Hospitals Have Room, But Prepped For Surge

Akron Children’s still has plenty of inpatient and intensive care unit beds available, and officials can open up an extra unit if a serious surge were to occur, McGregor said.

The biggest complication, McGregor said, is that the hospital is currently experiencing a staffing shortage.

“From medical assistants to nurses, that’s a challenge across the state in all the children’s hospitals,” he said.

The hospital instated a hiring freeze earlier on in the pandemic when elective procedures were postponed and volumes were down, Wakulchik added. Now, it’s a challenge to get workers.

“As volumes have continued to grow, we’ve had to go out and recruit just the same as other hospitals … so we’re all recruiting from the same labor pool, if you will,” Wakulchik said. “It is just a tight labor market right now.”

The hospital is ramping up recruitment efforts and even speeding up orientation to get new employees onboarded more quickly, she said.

UH Rainbow also still has capacity, and officials are reviewing the hospital’s surge plans from earlier in the pandemic to see if any updates are needed, Hoyen said. That plan would be put in place if beds began filling up, she said.

“We had talked about, you know, really doing anything we can to prepare and ensure that we are ready to do whatever we need to do for our community,” Hoyen said.

Another challenge is that other respiratory illnesses are also on the increase, such as respiratory syncytial virus, commonly known as RSV, McGregor said. Though this illness typically spreads in the winter months, it was nearly nonexistent last year because children were wearing masks during the school day, McGregor said.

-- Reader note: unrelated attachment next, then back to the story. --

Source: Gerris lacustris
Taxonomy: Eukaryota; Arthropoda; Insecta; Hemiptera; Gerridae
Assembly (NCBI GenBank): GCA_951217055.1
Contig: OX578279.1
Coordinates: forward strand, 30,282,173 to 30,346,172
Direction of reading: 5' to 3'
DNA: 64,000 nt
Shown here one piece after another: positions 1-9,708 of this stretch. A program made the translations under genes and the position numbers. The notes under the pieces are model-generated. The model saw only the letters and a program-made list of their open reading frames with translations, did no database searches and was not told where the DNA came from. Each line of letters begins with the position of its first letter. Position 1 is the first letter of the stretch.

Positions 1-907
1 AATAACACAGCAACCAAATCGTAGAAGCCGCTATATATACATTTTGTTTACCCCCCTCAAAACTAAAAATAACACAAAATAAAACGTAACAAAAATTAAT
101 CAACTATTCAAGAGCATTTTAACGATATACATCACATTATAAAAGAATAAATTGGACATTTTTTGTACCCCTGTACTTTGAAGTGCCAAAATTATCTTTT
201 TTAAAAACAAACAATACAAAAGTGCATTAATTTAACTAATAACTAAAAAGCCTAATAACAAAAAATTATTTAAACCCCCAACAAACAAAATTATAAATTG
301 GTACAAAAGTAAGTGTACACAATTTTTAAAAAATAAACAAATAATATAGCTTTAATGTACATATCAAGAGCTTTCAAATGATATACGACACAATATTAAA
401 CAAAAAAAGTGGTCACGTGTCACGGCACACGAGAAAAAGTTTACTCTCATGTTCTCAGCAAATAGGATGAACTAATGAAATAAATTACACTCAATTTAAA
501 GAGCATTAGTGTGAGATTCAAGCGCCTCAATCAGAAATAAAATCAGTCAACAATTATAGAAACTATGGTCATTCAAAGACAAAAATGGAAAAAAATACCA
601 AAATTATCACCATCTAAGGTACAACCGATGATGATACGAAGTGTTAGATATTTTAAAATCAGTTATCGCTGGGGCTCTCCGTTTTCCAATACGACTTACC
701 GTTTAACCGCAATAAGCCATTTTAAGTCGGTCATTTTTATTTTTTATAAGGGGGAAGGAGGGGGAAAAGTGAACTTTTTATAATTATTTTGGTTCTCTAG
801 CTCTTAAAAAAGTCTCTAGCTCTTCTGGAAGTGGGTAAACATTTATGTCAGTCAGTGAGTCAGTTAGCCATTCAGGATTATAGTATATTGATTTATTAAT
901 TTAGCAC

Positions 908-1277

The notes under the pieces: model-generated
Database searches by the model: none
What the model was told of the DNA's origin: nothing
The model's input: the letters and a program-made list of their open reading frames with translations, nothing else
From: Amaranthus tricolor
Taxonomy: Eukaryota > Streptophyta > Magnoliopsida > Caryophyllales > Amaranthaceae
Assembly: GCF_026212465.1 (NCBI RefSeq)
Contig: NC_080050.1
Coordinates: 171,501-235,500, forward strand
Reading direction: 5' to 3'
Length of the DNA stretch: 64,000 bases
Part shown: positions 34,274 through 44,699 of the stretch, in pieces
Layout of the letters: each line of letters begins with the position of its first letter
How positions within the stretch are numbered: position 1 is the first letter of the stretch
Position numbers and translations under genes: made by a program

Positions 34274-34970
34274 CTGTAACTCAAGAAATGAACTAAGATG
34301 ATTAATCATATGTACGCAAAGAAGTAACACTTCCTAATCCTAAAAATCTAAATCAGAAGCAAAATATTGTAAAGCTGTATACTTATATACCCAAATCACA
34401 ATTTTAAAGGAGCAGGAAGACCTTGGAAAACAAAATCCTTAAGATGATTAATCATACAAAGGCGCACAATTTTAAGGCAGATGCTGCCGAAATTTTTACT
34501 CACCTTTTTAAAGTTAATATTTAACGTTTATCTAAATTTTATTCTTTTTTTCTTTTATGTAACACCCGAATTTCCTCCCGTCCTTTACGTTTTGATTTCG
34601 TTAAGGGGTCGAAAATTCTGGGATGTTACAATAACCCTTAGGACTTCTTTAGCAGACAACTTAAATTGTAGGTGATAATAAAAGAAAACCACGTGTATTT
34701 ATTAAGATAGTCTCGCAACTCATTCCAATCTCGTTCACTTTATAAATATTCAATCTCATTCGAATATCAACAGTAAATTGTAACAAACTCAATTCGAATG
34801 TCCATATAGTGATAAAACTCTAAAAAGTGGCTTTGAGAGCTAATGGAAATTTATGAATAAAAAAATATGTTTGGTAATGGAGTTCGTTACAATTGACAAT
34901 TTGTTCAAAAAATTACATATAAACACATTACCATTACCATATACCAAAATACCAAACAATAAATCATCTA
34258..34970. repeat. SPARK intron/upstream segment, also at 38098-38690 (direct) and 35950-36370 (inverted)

Now, the hospital is seeing a startling increase in pediatric RSV cases as well – which could also complicate the hospital’s total bed space in the event of a potential surge, McGregor added.

Hospital officials are also gearing up to roll out booster shots for immunocompromised patients.

Last week, the U.S. Centers for Disease Control and Prevention gave the green light for immunocompromised individuals to receive a booster shot of the Pfizer and Moderna vaccines.

McGregor said officials have started reaching out to patients who may qualify for this – such as children over the age of 12 who have weakened immune systems due to conditions like inflammatory bowel disease and cancer. Patients can receive the dose at any of the hospital system’s primary or urgent care locations, he said.